i was surfing Craigslist for some good deals for my kitchen appliances and came across an ad that said a granite shop was going out of business after 30 years and they were selling all their remnants at cost. It was about an hour from my house, so I packed up the children and set off. Mike, the owner was a super fun guy who spent four hours with Eric and I (he met me after work) helping us pick out what we needed to do all of our bathrooms and built-ins. Normally, you would go into his shop and he would help you pick out your stone, then he would fabricate it for you. But, with him wanting to retire, he is not doing anymore fabricating. Just selling off his remnants. Eric was very interested in fabricating our granite (which will save us close to $20,000!) and Mike was thrilled to teach him a few tricks of the trade. Eric is a dentist. From what I observed listening to the two of them, working on granite and stone is a lot like working on teeth. Just different scales. Granite is heavy. Very heavy. So this is the biggest obstacle. The rest is just time. Cutting, grinding, polishing. Eric is excited to teach Ben the polishing skills. And Ben is super excited to learn. The only piece we couldn’t buy from him was for my new kitchen island. It’s big, and he had no pieces left that were big enough. That I liked. So he sent us over to the place where he purchased the slabs of granite from wholesale. This was a huge warehouse with rows of granite slabs. It was breathtaking. Granite from all over the world. Brazil, India, Canada. We walked the isle. Slowly eliminating until we found a slab that was big enough and we both agreed beautiful to become the island top.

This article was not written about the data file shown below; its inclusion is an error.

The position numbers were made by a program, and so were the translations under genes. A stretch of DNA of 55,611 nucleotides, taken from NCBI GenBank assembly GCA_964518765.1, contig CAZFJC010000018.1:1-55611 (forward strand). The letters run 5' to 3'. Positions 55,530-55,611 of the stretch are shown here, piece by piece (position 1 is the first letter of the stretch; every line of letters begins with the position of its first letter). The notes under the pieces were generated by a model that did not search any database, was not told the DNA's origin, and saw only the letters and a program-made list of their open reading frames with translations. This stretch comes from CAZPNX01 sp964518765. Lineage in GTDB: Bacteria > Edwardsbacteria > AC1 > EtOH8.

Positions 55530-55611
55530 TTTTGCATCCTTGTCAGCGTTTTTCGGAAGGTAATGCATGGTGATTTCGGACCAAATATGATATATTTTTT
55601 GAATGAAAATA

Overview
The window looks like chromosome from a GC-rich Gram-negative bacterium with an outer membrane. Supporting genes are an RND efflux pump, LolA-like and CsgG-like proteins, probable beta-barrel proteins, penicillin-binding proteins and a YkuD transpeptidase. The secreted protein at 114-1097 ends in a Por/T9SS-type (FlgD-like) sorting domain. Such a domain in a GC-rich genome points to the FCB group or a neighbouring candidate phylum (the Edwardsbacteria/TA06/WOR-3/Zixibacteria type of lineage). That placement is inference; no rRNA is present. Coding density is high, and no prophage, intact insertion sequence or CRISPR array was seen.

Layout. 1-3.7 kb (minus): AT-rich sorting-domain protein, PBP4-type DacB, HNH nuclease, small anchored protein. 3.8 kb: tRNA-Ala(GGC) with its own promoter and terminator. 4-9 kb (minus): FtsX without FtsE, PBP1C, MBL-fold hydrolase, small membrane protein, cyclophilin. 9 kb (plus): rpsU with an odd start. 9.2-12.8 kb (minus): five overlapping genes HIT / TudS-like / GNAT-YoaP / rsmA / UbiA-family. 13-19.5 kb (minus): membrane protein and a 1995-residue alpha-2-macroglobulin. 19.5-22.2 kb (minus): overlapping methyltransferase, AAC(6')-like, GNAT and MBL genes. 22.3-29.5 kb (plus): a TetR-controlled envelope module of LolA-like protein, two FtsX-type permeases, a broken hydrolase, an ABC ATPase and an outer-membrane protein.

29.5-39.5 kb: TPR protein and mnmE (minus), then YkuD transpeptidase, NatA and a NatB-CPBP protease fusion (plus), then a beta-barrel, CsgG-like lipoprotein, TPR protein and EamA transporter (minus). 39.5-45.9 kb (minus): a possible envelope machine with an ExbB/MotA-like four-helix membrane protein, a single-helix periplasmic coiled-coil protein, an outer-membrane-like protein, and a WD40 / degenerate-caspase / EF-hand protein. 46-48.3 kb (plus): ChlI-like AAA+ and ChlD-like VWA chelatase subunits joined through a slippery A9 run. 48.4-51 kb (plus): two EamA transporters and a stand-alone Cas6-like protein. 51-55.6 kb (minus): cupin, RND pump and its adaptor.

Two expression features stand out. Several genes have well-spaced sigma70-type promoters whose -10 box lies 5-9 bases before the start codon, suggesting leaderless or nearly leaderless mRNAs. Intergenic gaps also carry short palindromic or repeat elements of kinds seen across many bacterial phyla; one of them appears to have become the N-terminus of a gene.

The next step was getting this to our house and set up for Eric to begin work on. Mike offered to deliver it which we thought was very wise to accept. He’s been transporting granite for 30 years. He knows what he’s doing. Eric had to get a huge one ton crane to use to move the granite slabs. Each weighs around 1500 lbs. And we had two. It took Eric and Mike 3 hours to unload his trailer. It was a very slow tedious process. I was stressed. Mike kept saying, “if the granite goes, just get out of the way!” It would be way to heavy to stop. But they did well. Not a single crack or chip when they were finished.
I’m excited to watch Eric and the boys fabricate this granite and marble. To take it from a raw slab of stone to a beautiful countertop. But I’m definitely going to have to be patient. Eric is thinking close to 200 hours of working on it.
The slabs of granite that we chose for my kitchen island and counters.
Mike and Eric after everything was unloaded. And nothing got broke!!